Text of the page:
A Quick Comparison of All Party Platforms on Digital Rights

With all of our analysis complete, we thought it would be a good idea to offer a quick rundown of all the platforms for convenience.

As the Canadian election winds down, some Canadian’s are still wondering who to vote for. For Canadians who care about digital rights, it can be difficult to push through all the other issues to get to that substance they care about. So, we’ve been doing out part to help you find out where parties stand on various issues. We’ve produced an in-depth analysis of the Green Party, People’s Party of Canada, Bloc, NDP, Liberal, and Conservative parties.

Some platforms wound up being more than 100 pages long, so distilling it down to a few thousand words each wound up being quite an accomplishment. Of course, we are now less than a week away from election day. So, the problem at this point could be that the analysis are long and too in-depth. Wouldn’t it be nice to distill these issues into simple points on where parties stand so one can quickly form a decision? We here at Freezenet have got your back on that too.

The parties below are listed in order of best platform to worst platform. The points are separated between good, mixed, and bad. We should warn you that not every issue ended up being covered in the platforms and that these points are generated solely on the platform, not on subsequent announcements or debate points being made. So, without further ado, here is the brief notes version of the party platforms:

Green Party

(Full platform analysis)

The Good:

  • Reform anti-trust laws to break up large media conglomerates (Page 44)
  • Increase funding for CBC and Radio Canada (Page 44)
  • Crack down on political interference in board appointments at the CBC (Page 44)
  • Strike a committee to examine security issues (Page 46)
  • Defend network neutrality (Page 46)
  • Enact Right to Repair legislation (Page 47)
  • Amend CRTC regulations to increase Internet and cell phone competition (Page 47)
  • Fight money laundering and fraud in the cryptocurrency spheres (Page 47)
  • Increase lobbying transparency (Page 74)
  • Require warrants before spy agencies to eavesdrop on Canadians (Page 75)
  • Increase the powers of the privacy commissioners to enforce privacy laws (Page 75)
  • Modernize privacy laws to include “Internet of Things” (Page 75)
  • Create mandatory breach notification of personal information for the government (Page 75)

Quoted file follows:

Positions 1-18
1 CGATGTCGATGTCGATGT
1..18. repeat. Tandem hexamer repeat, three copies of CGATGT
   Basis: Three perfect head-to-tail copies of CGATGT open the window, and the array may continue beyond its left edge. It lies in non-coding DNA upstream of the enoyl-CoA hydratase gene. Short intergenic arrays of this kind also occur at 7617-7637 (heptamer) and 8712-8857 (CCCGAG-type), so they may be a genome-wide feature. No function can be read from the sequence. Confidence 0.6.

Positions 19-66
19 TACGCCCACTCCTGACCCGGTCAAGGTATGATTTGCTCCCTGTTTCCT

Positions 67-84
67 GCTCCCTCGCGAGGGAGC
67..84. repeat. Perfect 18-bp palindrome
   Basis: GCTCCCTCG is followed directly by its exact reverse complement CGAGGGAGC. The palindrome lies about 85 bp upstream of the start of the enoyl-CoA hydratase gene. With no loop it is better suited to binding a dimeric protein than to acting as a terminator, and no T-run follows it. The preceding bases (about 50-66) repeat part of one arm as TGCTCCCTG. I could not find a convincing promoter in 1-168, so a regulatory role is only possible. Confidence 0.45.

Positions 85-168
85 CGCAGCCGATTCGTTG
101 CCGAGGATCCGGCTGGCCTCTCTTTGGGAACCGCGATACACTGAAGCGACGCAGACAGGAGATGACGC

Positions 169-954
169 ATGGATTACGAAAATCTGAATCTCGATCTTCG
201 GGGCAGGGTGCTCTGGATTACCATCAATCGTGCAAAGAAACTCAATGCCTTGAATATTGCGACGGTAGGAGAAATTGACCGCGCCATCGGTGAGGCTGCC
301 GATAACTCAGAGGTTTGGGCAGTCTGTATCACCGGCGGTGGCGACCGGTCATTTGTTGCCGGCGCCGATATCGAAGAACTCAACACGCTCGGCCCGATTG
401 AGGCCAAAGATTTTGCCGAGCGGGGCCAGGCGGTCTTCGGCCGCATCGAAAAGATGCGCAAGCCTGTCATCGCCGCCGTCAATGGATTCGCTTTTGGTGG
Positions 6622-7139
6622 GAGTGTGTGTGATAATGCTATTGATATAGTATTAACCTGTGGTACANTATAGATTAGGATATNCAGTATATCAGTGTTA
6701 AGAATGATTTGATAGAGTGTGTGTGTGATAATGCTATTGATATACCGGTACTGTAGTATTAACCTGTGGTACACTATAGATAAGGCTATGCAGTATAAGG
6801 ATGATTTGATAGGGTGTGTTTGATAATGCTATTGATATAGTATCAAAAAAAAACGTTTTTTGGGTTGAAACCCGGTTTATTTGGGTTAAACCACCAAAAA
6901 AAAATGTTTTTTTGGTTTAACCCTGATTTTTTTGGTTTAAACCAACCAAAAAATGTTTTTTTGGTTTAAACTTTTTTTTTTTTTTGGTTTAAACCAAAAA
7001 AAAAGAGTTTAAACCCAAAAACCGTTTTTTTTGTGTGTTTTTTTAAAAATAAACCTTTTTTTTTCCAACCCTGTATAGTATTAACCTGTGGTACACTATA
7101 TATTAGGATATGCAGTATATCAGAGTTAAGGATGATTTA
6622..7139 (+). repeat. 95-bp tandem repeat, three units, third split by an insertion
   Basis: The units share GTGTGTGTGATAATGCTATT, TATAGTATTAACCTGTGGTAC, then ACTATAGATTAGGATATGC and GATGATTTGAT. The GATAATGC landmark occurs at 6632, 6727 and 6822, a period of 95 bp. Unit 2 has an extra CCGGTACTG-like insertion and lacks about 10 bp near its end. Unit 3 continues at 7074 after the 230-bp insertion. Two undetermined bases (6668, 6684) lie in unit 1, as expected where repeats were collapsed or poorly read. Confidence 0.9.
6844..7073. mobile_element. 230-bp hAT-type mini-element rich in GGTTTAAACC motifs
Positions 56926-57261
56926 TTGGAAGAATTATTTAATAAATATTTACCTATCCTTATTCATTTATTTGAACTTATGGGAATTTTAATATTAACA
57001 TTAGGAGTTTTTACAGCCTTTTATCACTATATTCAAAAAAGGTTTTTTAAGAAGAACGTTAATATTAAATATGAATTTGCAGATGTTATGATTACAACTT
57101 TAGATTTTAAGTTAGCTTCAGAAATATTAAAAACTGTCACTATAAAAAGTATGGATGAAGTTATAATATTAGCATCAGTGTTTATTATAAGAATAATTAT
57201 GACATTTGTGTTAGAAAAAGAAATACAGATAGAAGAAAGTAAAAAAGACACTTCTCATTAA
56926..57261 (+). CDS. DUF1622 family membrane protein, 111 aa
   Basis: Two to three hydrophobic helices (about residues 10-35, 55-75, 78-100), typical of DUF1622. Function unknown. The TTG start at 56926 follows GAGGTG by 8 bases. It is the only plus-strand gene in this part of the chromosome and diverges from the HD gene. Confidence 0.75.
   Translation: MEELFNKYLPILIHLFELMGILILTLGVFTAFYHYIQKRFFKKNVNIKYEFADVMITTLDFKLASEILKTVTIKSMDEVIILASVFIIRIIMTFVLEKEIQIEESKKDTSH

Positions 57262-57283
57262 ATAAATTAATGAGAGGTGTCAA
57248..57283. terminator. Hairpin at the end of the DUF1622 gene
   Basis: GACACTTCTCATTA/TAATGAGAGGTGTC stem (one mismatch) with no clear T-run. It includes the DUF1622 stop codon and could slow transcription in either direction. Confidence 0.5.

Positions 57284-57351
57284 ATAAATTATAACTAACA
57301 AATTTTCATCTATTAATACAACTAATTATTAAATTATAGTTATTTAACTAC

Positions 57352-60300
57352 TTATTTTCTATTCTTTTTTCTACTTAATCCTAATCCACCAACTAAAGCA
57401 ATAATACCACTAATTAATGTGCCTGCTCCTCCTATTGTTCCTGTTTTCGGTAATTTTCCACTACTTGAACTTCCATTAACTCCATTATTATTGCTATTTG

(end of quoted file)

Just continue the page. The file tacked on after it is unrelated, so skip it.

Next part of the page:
• Prohibit bulk surveillance (Page 75)
  • require warrants before ISPs release customer information (except in emergency situations) (Page 75)
  • Require political parties to follow privacy laws without exception (Page 75)

The mixed:

  • Increasing taxes on tech giants (page 44)
  • Enact “Right to be Forgotten” legislation (Page 75)

The bad:

  • End anonymous speech (Page 75)

Far more positive points than negative points. Ultimately shows they are slightly ahead of the NDP to come out on top on these issues.

NDP

(Full platform analysis)

The good:

  • Put a cap on Internet and Cell Phone bills to be more in line with other developed nations (Page 22 and multiple other locations)
  • Increase transparency for trade negotiations (Page 32)
  • Invest in the technology sector (Page 38)
  • Increase Internet connectivity across Canada (Page 78)
  • Invest in the arts and culture (Page 85)
  • Implement income tax averaging for artists (Page 86)
  • Have dedicated anti-hate crime units to combat online hate speech (Page 90)
  • Increase the powers of the privacy commissioner to enforce privacy laws (Page 102)

The mixed:

  • Implement cancon requirements for web giants (Page 85)
  • Enhance real-time surveillance to counter foreign interference and espionage while protecting the privacy of Canadians (Page 90)
  • Hold platforms liable for hate speech (Page 96)
  • Combat online fake news (Page 102)

The bad:

  • Nothing explicitly bad that we could find

Liberal Party

(Full platform analysis)

The good:

  • Lower cell phone and Internet bills (Page 10)
  • Universal high speed Interent by 2030 (Page 22)